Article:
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October 1966

Sjögren's Syndrome and Late-Life Myopathy

Author Affiliations

From the Division of Neurology, Department of Medicine, University of North Carolina School of Medicine, Chapel Hill, NC. Dr. Fox was formerly a resident in psychiatry at the University of North Carolina School of Medicine in Chapel Hill. His present address is 2525 Sharon Rd, Charlotte, NC.

Arch Neurol. 1966;15(4):397-398. doi:10.1001/archneur.1966.00470160063008

IN 1933 Henrik Sjögren1 described a syndrome consisting of the triad of keratoconjunctivitis sicca ("dry eyes"), xerostomia ("dry mouth"), and rheumatoid arthritis. Lacrimal or salivary gland enlargement may or may not be present. Two of the three major components are generally considered sufficient for the diagnosis.2 In 1962 Silberberg and Drachman3 reported four cases of late-life myopathy occurring with Sjögren's syndrome. Although one of their patients had a history of arthritic symptoms, examination of that patient disclosed no significant abnormalities of the joints. This report describes a patient who presented with late-life myopathy and was found to have Sjögren's syndrome, including active rheumatoid arthritis. She is thought to represent the first published report of a patient with Sjögren's syndrome who demonstrated both active rheumatoid arthritis and active myopathy.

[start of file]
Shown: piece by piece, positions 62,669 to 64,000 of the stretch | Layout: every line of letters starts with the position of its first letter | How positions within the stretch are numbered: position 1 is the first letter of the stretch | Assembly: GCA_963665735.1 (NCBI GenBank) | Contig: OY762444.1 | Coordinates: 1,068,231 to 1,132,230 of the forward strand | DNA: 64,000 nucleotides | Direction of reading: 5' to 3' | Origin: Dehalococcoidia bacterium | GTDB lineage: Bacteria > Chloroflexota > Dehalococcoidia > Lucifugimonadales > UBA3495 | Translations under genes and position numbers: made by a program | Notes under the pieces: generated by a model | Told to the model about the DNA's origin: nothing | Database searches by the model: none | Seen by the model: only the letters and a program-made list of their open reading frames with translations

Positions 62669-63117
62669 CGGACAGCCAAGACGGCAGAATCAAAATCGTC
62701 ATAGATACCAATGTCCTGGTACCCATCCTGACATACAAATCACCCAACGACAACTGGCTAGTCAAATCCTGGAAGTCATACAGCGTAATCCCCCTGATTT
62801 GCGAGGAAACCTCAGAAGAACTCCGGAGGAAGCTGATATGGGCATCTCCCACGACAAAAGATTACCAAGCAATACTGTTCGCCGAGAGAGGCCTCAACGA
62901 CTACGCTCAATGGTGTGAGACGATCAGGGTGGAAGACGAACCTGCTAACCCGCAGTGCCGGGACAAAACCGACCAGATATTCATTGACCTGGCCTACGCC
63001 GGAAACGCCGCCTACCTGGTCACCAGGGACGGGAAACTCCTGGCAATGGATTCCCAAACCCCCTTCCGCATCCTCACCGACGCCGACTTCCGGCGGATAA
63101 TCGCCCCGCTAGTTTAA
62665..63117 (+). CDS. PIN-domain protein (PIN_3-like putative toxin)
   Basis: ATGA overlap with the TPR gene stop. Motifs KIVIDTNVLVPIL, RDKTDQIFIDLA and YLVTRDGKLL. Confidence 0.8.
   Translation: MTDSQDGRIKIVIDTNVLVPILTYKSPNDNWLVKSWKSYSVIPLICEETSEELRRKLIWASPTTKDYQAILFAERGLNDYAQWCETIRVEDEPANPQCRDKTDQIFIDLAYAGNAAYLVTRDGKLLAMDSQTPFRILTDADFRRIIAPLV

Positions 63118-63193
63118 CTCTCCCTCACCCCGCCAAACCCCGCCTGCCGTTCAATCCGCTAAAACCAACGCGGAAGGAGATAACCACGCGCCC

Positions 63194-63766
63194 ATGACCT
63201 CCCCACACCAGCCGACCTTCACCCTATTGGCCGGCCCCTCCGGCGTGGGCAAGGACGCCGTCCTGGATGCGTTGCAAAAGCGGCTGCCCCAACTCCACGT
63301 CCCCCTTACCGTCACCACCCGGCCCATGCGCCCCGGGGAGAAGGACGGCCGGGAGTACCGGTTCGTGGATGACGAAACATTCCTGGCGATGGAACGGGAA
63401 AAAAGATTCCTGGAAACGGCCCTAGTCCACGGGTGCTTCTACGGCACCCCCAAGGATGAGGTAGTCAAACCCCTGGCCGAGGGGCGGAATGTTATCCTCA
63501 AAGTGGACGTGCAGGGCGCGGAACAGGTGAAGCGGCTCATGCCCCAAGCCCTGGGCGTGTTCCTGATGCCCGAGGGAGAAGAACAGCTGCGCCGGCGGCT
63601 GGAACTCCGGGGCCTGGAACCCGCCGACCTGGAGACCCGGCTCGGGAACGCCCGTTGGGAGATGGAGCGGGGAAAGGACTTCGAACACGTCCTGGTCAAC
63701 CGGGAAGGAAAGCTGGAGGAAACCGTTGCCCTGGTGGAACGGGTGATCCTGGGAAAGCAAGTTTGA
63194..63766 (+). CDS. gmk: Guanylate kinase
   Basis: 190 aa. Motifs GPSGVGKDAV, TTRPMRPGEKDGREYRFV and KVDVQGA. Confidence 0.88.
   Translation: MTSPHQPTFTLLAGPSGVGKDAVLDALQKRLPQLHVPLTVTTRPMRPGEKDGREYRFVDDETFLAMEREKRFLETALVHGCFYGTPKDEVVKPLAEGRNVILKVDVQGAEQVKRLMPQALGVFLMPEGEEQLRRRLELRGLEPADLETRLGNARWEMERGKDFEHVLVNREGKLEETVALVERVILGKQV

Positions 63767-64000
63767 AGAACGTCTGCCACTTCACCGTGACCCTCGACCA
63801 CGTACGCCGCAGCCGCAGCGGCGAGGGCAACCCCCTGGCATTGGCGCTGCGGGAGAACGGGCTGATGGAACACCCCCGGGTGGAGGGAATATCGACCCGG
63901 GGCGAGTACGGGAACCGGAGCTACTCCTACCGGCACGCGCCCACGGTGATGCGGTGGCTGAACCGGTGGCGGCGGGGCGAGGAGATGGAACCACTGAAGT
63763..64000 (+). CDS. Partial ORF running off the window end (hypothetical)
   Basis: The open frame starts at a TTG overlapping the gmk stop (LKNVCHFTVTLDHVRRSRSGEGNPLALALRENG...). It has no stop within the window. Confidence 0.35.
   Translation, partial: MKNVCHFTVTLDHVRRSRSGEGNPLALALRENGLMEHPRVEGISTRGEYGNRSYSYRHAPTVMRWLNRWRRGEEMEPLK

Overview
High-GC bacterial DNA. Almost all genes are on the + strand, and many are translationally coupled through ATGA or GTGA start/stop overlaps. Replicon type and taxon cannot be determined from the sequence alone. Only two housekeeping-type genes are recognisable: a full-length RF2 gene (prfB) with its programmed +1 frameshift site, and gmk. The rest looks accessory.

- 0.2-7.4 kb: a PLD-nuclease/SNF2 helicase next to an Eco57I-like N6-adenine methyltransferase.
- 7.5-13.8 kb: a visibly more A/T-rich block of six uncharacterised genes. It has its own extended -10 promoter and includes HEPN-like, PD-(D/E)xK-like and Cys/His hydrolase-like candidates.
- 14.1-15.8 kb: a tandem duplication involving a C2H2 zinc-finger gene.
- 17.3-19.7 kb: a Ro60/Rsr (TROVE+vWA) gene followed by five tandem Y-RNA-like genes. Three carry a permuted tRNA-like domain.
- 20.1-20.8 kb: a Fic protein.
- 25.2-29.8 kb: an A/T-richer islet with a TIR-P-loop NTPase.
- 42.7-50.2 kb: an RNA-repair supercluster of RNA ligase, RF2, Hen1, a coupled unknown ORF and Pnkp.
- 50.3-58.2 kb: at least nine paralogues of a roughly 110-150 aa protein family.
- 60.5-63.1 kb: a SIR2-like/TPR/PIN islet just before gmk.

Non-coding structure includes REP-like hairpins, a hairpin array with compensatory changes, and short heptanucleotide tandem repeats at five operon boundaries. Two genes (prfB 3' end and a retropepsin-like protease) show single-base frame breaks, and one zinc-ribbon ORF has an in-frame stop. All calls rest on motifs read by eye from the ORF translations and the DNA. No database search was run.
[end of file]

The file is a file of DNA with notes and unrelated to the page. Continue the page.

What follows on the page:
Report of a Case  A 45-year-old Negro housewife was first admitted to the hospital in 1960 because of

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